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Managing Chronic Pain in Older Adults

Managing pain at any age can be quite the pain. Although common in aging adults, persistent pain lasting more than three months can have a profound impact on daily activities and overall quality of life. In recognition of Pain Awareness month, we’re focusing on chronic pain, its possible causes, and how Presidio Home Care Aides can deliver the support your senior loved one needs to create a pain-free path.

What is Pain?

Have you felt discomfort or pain when injured or ill? According to Johns Hopkins Medicine, pain originates in receptor nerve cells found beneath the skin and in organs throughout the body. These receptor cells send messages along nerve pathways to the spinal cord, which carries them to the brain. The type of pain will depend on the severity of the health issue, but there are two known types of pain: acute and chronic.

  • Acute pain can be something as minor as a headache or a small cut. Acute means “new,” where the duration of pain is considerably shorter, and likely treated with a combination of ice, heat or over-the-counter medication.

  • Chronic pain on the other hand, is more persistent, typically lasting more than three months. Common sources of chronic pain include musculoskeletal disorders that affect the muscles, bones or joints, cancer pain (near a tumor), or neurogenic pain (damage to parts of the nervous system). With chronic pain, an older adult can experience pain episodically or continuously.

Chronic pain is present in 25-50% of older adults, and prevalence increases with age. The prevalence among nursing home patients may be as high as 45-80%.

How to Recognize and Assess Pain

Although experiencing occasional pain is a natural part of aging, prolonged discomfort can negatively impact a loved one’s mental health, mobility, sleep habits, and physical well-being. Pain is subjective and could be a symptom of another condition, which is why it’s important to talk to a doctor immediately. To determine the cause of their prolonged discomfort, a provider may want to know:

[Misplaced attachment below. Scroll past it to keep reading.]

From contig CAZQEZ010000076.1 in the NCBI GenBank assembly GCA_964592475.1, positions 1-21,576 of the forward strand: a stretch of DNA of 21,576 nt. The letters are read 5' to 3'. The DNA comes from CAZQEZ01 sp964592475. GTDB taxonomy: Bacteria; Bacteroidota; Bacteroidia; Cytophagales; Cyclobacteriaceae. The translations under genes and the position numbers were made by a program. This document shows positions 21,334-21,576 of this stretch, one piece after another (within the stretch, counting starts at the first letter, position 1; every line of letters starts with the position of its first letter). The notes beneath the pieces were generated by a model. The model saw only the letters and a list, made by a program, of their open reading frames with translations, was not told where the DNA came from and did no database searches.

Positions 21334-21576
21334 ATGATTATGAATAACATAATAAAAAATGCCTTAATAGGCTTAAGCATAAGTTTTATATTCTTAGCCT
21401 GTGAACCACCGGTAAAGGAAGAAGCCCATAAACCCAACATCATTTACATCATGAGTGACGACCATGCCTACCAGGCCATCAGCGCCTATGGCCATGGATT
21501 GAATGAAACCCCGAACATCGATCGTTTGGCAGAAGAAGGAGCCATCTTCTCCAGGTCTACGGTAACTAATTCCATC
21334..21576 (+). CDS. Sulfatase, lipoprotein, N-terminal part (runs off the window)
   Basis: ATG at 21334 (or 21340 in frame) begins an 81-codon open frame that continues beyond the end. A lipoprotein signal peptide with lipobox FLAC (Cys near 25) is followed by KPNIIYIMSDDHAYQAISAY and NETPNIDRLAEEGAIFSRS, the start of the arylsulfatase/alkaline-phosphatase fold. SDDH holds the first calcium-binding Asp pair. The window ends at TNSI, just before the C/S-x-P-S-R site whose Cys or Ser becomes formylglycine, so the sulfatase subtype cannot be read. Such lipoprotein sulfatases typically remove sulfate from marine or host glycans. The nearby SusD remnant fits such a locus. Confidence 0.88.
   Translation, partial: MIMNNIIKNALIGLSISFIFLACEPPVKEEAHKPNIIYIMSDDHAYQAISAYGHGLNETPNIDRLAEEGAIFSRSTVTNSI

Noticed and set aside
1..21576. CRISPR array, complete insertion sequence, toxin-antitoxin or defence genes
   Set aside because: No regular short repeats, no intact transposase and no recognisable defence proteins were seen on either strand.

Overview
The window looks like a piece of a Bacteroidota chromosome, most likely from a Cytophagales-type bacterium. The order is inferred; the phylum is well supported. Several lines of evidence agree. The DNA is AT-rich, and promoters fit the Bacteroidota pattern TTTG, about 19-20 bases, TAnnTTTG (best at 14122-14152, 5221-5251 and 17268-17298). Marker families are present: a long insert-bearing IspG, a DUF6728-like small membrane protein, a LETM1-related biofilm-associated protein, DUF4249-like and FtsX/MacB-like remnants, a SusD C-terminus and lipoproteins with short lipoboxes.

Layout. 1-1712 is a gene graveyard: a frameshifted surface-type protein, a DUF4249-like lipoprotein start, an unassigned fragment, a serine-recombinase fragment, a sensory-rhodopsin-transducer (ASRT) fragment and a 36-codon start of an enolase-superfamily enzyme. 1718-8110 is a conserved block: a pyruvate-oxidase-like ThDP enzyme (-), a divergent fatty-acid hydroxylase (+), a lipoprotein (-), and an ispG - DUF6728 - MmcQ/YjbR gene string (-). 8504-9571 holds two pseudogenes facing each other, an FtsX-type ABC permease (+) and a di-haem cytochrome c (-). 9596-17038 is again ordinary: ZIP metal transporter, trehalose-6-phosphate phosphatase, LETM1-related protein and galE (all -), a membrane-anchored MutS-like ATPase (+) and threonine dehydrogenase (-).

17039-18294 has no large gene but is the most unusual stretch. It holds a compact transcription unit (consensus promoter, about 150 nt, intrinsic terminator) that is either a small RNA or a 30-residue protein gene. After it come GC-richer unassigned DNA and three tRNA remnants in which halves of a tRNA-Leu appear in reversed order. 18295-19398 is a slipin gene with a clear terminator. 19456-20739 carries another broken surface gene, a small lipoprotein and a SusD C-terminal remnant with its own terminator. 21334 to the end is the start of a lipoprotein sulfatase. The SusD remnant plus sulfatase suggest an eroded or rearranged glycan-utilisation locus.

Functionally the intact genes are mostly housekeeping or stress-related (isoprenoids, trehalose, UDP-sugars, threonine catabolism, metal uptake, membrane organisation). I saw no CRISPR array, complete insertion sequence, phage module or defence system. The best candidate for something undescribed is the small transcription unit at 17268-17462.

• If your loved one is experiencing any aching, burning, shooting, squeezing, stiffness, stinging or throbbing? Is there anything that makes it worse or better?

  • Where is the pain located?

  • Have they experienced pain for more than three months?

  • How often does it occur?

  • On a scale of 1-10, how intense is the pain?

  • Have they had any illnesses or surgeries recently?

  • How does it affect your loved one’s daily life?

Depending on the type of pain and location, a provider may want to perform a physical exam and order additional tests, including blood, urine, spinal fluid, imaging (X-ray or MRI), reflex and balance tests, to name a few. For nerve-related conditions, a nerve conduction study -- performed alongside an electromyography (EMG) -- stimulates specific nerves and records their ability to send the impulse to the muscle. The purpose of the study is to find and evaluate any nerve damage as well as any abnormal sensations like numbness or tingling.

Ways to Manage Pain

Living with chronic pain can be tricky but not impossible. There are a number of different strategies a care team can implement to bring relief and ultimately improve your family member’s quality of life. Depending on the type of pain and where it is located, here are some ways to manage chronic pain.

  • Medication: Certain medications can be helpful for someone suffering from chronic pain. However, providers may take special precautions when prescribing pain medications because kidney and liver function declines with age — making it more difficult to filter or break down drugs in the body, respectively. Some common medications include anticonvulsants for nerve pain, corticosteroids, muscle relaxers, nonsteroidal anti-inflammatory drugs (NSAIDs) or acetaminophen, or antidepressants.

  • Non-prescription pain management: Even though medication is designed to provide short-term benefits, some providers may encourage alternative methods to alleviate persistent pain. These treatments include physical therapy, acupuncture, massage, topical medications and stretching.

  • Exercise: Low-impact physical activities can keep muscles and joints strong and flexible – minimizing inflammation — which could otherwise be a source of pain. Moreover, exercise can also serve as a stress reliever as well as a way for people to achieve or maintain a healthy weight. Some great examples of low-impact activities include yoga, swimming and walking.

  • Diet: A healthy diet can not only boost overall health, but for chronic pain sufferers, eliminating certain foods that cause inflammation might be necessary. For example, red meat, refined carbs, and gluten can trigger an inflammatory response in the body.

  • Stress management. Did you know stress actually increases with chronic pain? Mentally managing pain through different skills and techniques should help your loved one cope more effectively. Research options and interview different counselors to find a good fit.

How Home Care Aides Can Help

Presidio Home Care Aides understand that living with chronic pain poses a lot of challenges. Our Home Care Aides are patient and passionate professionals that can remind your senior loved one to take medications, put together nutritious meals, and motivate them to stay active while working directly with your care team to deliver supportive care that ensures their comfort. Contact Us today to learn more.

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